Pregnant women are suffering due to a severe lack of funding for health care. When western troops withdrew from Afghanistan last month, foreign funding for medical aid also ceased, causing a huge decline in quality medical care.
Maternal and infant death rates are among the highest in Afghanistan, and the odds are getting worse. Statistics from the World Health Organization show that 638 women die for every 100,000 live births.
Afghan hospitals and clinics are severely short-staffed and underfunded. There is a lack of medicine, medical supplies, and equipment. Some facilities even lack power and the fuel to power generators. One midwife reported having to assist a woman giving birth in the dark, using only the light of the flashlight on her phone.
Another woman had to find a taxi to bring her to the hospital when she went into labor, as the ambulance service to the hospital was frozen due to a lack of funding. By the time she found transport, it was too late. She delivered her child in the car and lost consciousness because of the stress and pain. Even so, she is considered one of the lucky ones because she and her child survived.
In order to be able to pay its staff, one Afghan hospital required patients to purchase their own medical supplies to help them give birth, including gloves, sterilizing fluid, catheters, and IV tubes. Should the women require a cesarean section, they would also need to purchase their own scalpel for the procedure.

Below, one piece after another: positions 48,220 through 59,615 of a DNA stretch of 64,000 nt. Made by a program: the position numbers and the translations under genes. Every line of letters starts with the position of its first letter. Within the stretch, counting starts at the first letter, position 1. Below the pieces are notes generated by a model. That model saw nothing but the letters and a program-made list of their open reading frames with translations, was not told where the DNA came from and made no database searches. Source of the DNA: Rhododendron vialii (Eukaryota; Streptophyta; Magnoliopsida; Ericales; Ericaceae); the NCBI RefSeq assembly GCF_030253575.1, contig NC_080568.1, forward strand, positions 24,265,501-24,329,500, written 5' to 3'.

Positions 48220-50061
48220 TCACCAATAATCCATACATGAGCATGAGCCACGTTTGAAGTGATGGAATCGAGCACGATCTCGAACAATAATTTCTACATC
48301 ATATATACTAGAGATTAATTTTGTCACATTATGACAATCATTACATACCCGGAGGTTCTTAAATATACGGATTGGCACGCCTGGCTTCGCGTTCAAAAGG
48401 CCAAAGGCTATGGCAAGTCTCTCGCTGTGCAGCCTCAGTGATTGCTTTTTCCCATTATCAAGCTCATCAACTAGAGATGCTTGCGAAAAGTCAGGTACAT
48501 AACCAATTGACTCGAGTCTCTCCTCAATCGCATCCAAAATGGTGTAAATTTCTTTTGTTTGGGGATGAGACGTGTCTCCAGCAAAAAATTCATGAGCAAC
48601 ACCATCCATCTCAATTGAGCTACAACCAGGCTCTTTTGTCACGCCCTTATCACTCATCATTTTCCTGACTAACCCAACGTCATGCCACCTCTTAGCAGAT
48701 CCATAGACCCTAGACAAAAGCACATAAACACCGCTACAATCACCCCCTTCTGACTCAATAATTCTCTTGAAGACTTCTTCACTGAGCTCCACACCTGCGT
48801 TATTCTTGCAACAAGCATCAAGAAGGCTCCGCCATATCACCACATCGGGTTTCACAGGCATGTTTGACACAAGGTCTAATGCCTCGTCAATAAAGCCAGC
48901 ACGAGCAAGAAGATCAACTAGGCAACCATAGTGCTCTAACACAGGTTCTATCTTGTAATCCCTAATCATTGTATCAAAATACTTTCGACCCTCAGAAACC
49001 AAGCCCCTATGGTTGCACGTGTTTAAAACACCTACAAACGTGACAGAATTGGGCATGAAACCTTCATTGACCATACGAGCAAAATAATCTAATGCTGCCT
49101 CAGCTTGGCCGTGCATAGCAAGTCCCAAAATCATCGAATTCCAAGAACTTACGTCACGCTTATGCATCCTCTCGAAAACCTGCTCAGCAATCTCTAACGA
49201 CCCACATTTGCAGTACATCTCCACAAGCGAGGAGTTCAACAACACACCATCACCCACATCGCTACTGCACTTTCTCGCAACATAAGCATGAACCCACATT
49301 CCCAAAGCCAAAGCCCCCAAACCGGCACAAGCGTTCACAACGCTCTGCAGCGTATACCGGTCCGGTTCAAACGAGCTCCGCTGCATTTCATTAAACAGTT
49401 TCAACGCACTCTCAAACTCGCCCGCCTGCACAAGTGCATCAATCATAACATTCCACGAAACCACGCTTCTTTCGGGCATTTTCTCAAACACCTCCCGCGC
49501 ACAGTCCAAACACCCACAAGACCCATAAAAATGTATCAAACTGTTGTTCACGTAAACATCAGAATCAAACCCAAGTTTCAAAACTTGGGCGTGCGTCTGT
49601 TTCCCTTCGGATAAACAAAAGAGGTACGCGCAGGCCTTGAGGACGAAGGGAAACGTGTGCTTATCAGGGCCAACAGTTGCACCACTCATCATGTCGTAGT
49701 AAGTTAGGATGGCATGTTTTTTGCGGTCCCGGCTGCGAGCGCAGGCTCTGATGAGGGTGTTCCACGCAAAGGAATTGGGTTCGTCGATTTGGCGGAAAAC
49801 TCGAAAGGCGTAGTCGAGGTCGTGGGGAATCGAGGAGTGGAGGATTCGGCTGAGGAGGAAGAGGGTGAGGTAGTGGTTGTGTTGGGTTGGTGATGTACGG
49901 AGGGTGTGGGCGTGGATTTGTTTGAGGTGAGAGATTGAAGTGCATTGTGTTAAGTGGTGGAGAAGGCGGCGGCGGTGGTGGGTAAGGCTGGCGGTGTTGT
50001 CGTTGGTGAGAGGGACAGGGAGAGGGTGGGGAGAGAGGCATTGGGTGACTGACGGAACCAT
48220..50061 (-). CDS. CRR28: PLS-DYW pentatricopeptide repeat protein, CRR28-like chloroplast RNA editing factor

Under western-backed leadership, women’s healthcare had made significant progress. Now all of that progress is coming undone, and women and babies are suffering for it. The Taliban requires that only female medical staff attend to female patients. Male doctors may not attend to female patients under penalty of severe punishment. However, many female health care workers are choosing not to return to work for fear of how they might be treated now. Many of the healthcare workers who do continue to work are doing so without a salary.
Under the current conditions, pregnant women are preferring to risk giving birth at home rather than suffer and possibly die in an underfunded hospital.
At Karmagawa and SaveTheReef, we stand with the strong women of Afghanistan, and we use our voices to bring awareness to their dire situation. You can help by using your platform to spread awareness, too.
Do you have a message to share with the world? Why not tell it through film? Our friend and pro filmmaker Amir Zakeri created an online class for us to help the community learn how to create their own movies and documentaries — here’s 50% off.
What are your thoughts about this tragic situation? Share them with us in the comments below.